R. Sicsic, T. Goshen, R. Dutta, N. Kedem-Vaanunu, V. Kaplan-Shabtai, Z. Pasternak, Y. Gottlieb, N. Y. Shpigel, and T. Raz. 2018. “Microbial communities and inflammatory response in the endometrium differ between normal and metritic dairy cows at 5-10 days post-partum.” Vet ResVet Res, 49, Pp. 77. Abstract
Post-partum metritis is among the most prevalent disease in dairy cows affecting animal welfare and inflicting considerable economic loses. While post-partum contamination of the uterus is rife in dairy cows, only a fraction of these animals will develop metritis. Our main objective was to compare the bacterial communities and the inflammatory response in the endometrium of healthy and metritic dairy cows. Holstein-Friesian cows (n = 35) were sampled immediately following clinical classification as healthy (n = 21), suffering from metritis (n = 13) or septic metritis (n = 1), based on veterinary examination at 5-10 days post-partum. Polymorphonuclear cells (PMN) percentage in endometrial cytology was significantly higher in cows with metritis. Full-thickness uterine biopsy analysis revealed that the luminal epithelium in inter-caruncle areas was preserved in healthy cows, but in metritis it was compromised, with marked PMN infiltration particularly in the apical endometrium. Gram staining revealed that bacterial load and spatial distribution was associated with disease severity. 16S-rDNA bacterial community analysis revealed unique endometrial bacterial community composition in metritic cows, as compared to more diverse communities among healthy cows. The most abundant phyla in healthy cows were Proteobacteria (31.8 +/- 9.3%), Firmicutes (27.9 +/- 8.4%) and Bacteroidetes (19.7 +/- 7.2%), while Bacteroidetes (60.3 +/- 10.3%), Fusobacteria (13.4 +/- 5.9%) and Firmicutes (10.5 +/- 3.3%) were most abundant in the endometrial mucosa of metritic cows. Relative abundance of Bacteroidetes (19.7 +/- 7.2% vs. 60.3 +/- 10.3%), Fusobacteria (7.5 +/- 5.2% vs. 13.4 +/- 5.9%) and Proteobacteria (31.8 +/- 9.3% vs. 7.3 +/- 5.6%) phyla differed significantly between healthy and metritic cows. In summary, endometrial PMN abundance, spatial distribution and bacterial communities differed between healthy and metritic dairy cows at early post-partum.

Transplantation of Human Intestine into the Mouse: A Novel Platform for Study of Inflammatory Enterocutaneous Fistulas.

Ramona S Bruckner, Einat Nissim-Eliraz, Noga Marsiano, Eilam Nir, Hadar Shemesh, Martin Leutenegger, Claudia Gottier, Silvia Lang, Marianne R Spalinger, Sebastian Leibl, Gerhard Rogler, Simcha Yagel, Michael Scharl, and Nahum Y Shpigel. 2018. “Transplantation of Human Intestine into the Mouse: A Novel Platform for Study of Inflammatory Enterocutaneous Fistulas.” J Crohns Colitis. Abstract
Background and Aims: Enteric fistulas represent a severe and medically challenging co-morbidity commonly affecting Crohn's disease [CD] patients. Gut fistulas do not develop in animal models of the disease. We have used transplantation of the human fetal gut into mice as a novel platform for studying inflammatory enterocutaneous fistulas. Methods: Human fetal gut segments were transplanted subcutaneously into mature SCID mice, where they grew and fully developed over the course of several months. We first analyzed the resident immune cells and inflammatory response elicited by systemic LPS in normal, fully developed human gut xenografts. Thereafter, we used immunostaining to analyze fully-developed xenografts that spontaneously developed enterocutaneous fistulas. Results: Resident human innate and adaptive immune cells were demonstrated in gut xenografts during steady state and inflammation. The expression of human IL-8, IL-1β, IL-6, TNF-α, A20 and IkBα was significantly elevated in response to LPS with no change in IL-10 gene expression. Approximately 17% [19/110] of fully developed subcutaneous human gut xenografts spontaneously developed enterocutaneous fistulas revealing striking histopathological similarities with CD fistula specimens. Immunohistochemical analyses of fistulating xenografts revealed transmural lymphocytic enteritis associated with massive expansion of resident human CD4 + lymphocytes and their migration into the intraepithelial compartment. Regionally, mucosal epithelial cells assumed spindle-shaped mesenchymal morphology and formed fistulous tracts towards chronic non-healing wounds in the host mouse skin overlying the transplants. Conclusions: Inflammation and fistulas developed in human gut xenografts lacking IL-10 gene response. This novel model system will enable systematic studies of the inflamed and fistulating human gut in live animals.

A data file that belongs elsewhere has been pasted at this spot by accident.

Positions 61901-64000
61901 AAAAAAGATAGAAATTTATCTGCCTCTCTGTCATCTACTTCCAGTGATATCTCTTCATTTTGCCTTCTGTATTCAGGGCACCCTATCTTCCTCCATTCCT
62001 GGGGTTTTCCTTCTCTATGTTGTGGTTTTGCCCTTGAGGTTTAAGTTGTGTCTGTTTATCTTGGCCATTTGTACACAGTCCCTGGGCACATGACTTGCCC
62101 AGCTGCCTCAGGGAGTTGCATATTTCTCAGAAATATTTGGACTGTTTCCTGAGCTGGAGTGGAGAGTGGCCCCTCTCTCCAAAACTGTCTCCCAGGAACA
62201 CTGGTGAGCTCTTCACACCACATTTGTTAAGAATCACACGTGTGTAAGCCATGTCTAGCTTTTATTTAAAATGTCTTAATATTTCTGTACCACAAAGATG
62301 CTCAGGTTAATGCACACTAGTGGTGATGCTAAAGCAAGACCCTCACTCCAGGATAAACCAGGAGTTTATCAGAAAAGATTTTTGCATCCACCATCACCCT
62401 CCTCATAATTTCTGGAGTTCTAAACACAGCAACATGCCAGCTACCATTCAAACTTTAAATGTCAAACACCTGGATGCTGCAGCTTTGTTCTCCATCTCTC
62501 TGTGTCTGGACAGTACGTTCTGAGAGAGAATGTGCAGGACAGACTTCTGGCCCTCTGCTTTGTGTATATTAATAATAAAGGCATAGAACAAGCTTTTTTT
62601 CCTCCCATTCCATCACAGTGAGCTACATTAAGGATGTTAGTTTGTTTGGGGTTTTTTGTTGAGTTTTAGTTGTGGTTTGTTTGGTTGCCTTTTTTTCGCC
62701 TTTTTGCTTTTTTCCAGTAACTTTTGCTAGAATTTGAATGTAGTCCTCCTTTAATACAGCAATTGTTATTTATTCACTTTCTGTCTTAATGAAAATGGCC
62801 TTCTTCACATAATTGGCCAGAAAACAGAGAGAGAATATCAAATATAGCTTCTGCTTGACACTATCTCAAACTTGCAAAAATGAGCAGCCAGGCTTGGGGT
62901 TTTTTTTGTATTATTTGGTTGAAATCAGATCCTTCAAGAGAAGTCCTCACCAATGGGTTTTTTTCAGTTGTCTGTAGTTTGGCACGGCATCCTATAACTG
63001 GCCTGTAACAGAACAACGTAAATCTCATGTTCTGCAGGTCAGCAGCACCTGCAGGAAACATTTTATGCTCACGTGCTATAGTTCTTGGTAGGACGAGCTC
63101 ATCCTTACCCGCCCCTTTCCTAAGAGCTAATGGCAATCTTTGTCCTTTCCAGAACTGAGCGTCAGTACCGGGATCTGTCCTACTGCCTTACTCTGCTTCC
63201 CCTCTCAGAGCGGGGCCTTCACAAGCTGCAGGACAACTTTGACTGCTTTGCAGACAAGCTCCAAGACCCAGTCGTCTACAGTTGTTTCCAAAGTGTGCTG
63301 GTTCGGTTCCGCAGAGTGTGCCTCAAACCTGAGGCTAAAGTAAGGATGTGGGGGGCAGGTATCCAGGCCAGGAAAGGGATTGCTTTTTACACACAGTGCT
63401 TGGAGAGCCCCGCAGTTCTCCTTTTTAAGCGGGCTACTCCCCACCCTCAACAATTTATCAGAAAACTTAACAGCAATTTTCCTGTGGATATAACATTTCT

T3SS-dependent microvascular thrombosis and ischemic enteritis in human gut xenografts infected with enteropathogenic Escherichia coli

E. Nissim-Eliraz, E. Nir, I. Shoval, N. Marsiano, I. Nissan, H. Shemesh, N. Nagy, A. M. Goldstein, M. Gutnick, I. Rosenshine, S. Yagel, and N. Y. Shpigel. 2017. “T3SS-dependent microvascular thrombosis and ischemic enteritis in human gut xenografts infected with enteropathogenic Escherichia coli.” Infect ImmunInfect Immun. Abstract
Enteropathogenic Escherichia coli (EPEC) is a leading cause of severe intestinal disease and infant mortality in developing countries. Virulence is mediated by a type three secretion system (T3SS) causing the hallmark lesions of attaching and effacing (AE) and actin-rich pedestal formation beneath the infecting bacteria on the apical surface of enterocytes. EPEC is a human-specific pathogen whose pathogenesis cannot be studied in animal models. We therefore established an EPEC infection model in human gut xenografts in SCID mice and used it to study the role of T3SS in the pathogenesis of the disease. Following EPEC O127:H6 strain E2348/69 infection, T3SS-dependent AE lesions and pedestals were demonstrated in all infected xenografts. We report here the development of T3SS-dependent intestinal thrombotic microangiopathy (iTMA) and ischemic enteritis in approximately 50% of infected human gut xenografts. Using species-specific CD31 immunostaining, we showed that iTMA was limited to the larger human-mouse chimeric blood vessels which are located between the muscularis mucosa and circular muscular layer of the human gut. These blood vessels were massively invaded by bacteria which adhered to and formed pedestals on endothelial cells and aggregated with mouse neutrophils in the lumen. We conclude that endothelial infection, iTMA and ischemic enteritis might be central mechanisms underlying severe EPEC-mediated disease.